@Neal you can use the multi-version in zypper to keep the kernel, no need for locks at all on that item. See
multiversion.kernels = part
multiversion.kernels = latest,latest-1,running,<your-kernel-version-to-keep>
multiversion.kernels = latest,latest-1,running,6.4.9-1.2
Not sure if you could find old nvidia rpms… I use the run file here, but I’m on newer devices…
Ok, so keeping the old kernel like you show …does this also keep the current drivers compiled with that kernel? I want to be able to use the current kernel and nvidia drivers I’m using as a fail safe. It sucks …I know. Next laptop I buy I want to get a intel gpu or something that doesn’t require this headache and anxiety on updating.
@Neal but it’s the same nvidia rpm, just built against the newer kernel…
If you have dkms installed and boot from an older kernel, my understanding is that is should build against that. BUT I don’t use nvidia that way or the rpms, maybe another Forum user can advise.
I really don’t know how it works with proprietary drivers, if it’s any different. Initrds normally are built with kernel device drivers included. All I know about NVidia’s is they cause a lot of people a lot of grief, so they come here often to get helped past it. All my GPUs, AMD, Intel, NVidia and other, are 100% using FOSS for essential graphics. I do lock my initrds with immutable bits. Once I know one works, it’s prevented from being rebuilt without my involvement.
There is a always a lot of FUD about proprietary Nvidia drivers. Mainly because the FUD spreaders don‘t even have a Nvidia card or have absolutely no clue about it and cause the problems on their own by not following clear instructions how to install drivers.
I have 3 different Nvidia cards with G04, G05, G06 proprietary drivers in use and i can‘t remember when i had the last problems. In most cases there is only for 1 or 2 days a small hickup when there are major kernel version jumps ( eg. 5->6) as there may be a patch needed.
The biggest FUD spread is that Nvidia/openSUSE need to recompile everytime the kernel/driver when a new version is released.
For this since decades the kms/dkms function exists. That means if there is a kernel or driver update, the necessary kernel module is automatically built on the user machine without need for any interaction.
If you use the „hard way“ like Malcom, you need to execute the Nvidia run file when a new version is released. This will trigger the kernel module build process.
That is the reason to have multiversion kernel enabled, because a working kernel module don‘t get removed as long as you don‘t remove the kernel itself.
So that means the TO should first dup to an actual kernel and driver version and see if the problem is fixed. If he followed the instructions and have multiversion properly set up, he can boot again the old kernel version if the dup makes anything worse than before.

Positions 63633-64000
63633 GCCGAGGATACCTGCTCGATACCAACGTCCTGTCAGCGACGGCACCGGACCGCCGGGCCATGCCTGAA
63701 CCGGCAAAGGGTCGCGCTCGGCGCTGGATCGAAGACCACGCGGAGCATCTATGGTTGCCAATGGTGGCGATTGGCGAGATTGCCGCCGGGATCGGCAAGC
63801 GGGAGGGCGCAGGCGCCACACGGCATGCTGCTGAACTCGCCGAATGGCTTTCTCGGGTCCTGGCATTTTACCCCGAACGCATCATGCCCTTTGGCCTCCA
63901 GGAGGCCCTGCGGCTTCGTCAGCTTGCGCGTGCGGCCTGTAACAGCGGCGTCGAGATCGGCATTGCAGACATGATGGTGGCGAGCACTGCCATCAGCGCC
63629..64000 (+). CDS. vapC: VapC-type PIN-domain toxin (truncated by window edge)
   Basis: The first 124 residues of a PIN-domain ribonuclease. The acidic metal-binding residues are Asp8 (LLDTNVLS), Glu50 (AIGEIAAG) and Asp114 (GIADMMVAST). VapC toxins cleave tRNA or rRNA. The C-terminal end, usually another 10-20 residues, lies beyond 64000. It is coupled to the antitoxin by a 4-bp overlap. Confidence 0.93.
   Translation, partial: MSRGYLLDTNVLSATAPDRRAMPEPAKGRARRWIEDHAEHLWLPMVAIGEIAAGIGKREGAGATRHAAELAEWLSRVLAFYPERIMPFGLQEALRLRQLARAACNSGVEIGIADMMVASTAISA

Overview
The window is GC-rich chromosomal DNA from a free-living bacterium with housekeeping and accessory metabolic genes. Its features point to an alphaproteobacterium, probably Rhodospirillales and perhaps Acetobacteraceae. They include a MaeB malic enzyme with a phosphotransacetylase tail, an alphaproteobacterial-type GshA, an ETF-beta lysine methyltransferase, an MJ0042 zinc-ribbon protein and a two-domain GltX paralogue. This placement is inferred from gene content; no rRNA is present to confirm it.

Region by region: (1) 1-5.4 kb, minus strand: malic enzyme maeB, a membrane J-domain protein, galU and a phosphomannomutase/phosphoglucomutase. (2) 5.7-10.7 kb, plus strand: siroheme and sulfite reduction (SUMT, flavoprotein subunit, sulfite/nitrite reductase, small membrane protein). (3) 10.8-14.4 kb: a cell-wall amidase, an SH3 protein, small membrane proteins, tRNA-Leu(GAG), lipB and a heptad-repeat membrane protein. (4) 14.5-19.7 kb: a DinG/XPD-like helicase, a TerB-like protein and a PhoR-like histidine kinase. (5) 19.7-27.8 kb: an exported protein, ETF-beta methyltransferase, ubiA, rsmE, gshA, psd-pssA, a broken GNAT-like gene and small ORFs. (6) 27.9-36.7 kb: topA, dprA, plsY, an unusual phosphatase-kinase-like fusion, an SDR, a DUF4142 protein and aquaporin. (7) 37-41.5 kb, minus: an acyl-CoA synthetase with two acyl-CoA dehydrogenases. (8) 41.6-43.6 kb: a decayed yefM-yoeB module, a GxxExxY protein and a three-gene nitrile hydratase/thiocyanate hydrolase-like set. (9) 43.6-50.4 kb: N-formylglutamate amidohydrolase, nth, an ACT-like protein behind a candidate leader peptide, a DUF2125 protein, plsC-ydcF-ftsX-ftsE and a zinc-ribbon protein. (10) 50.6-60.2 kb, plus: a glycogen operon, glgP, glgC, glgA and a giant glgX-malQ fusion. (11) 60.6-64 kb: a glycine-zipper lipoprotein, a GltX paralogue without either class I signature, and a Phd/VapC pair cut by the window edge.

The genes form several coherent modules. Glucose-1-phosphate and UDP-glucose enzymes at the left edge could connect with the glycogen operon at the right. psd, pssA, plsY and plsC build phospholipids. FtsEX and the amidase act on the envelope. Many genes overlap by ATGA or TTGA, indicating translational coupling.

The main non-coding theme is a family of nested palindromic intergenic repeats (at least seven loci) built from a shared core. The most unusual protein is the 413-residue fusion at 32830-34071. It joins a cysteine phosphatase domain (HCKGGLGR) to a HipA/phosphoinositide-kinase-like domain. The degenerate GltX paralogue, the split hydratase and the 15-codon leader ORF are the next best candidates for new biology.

Es example on my main machine i have set it to keep 6 kernel versions. This are enough versions to „sit out“ any problems without the need to lock any kernel versions.
@Neal It depends on what your wanting to do with the laptop. So question on the hardware, it’s not a hybrid setup with the intel/amd igpu disabled?
My experience is different. Even kernel changes within the same minor releases like 6.0.1 to 6.1.1 broke things much less major releases. And, for me often it was not days it was weeks and a few times now in the last four years using TW it’s been months. All of this is why I locked the kernel and drivers. I’d like to know more about the kms/dkms do you have any documentation on how you’ve deployed it. The only time I’ve heard about dkms was when people didn’t want to use zypper…are you saying you’re not using zypper anymore?
Thanks for your input.
It’s a old as dirt Asus G75V…not anything even remotely fancy.
localhost:~> lspci |grep NV
01:00.0 VGA compatible controller: NVIDIA Corporation GF114M [GeForce GTX 670M] (rev a1)
01:00.1 Audio device: NVIDIA Corporation GF114 HDMI Audio Controller (rev a1)
Perhaps you should consider Leap which does not change as much as TW.
Dynamic Kernel Module Support use
zypper if dkms to see the info… zypper is still used…
In four years I’ve only had a few issues mostly due to the graphics card and locking the kernel and drivers solved it just fine; then a issue with sudo permissions about a year ago that was fixed quickly. I think not using TW just because of this is a little overkill at this point.
I found that the nvidia drivers seemed to be patched for the new kernel so I released the locks. And, I choose option 1 for the dup error instead of using zypper. Anyhow…after a new dup just now I’m typing this on the laptop. I guess glibc and the new drivers/kernel was the most likely culprit.
Thanks for all those that chimed in as it was greatly appreciated.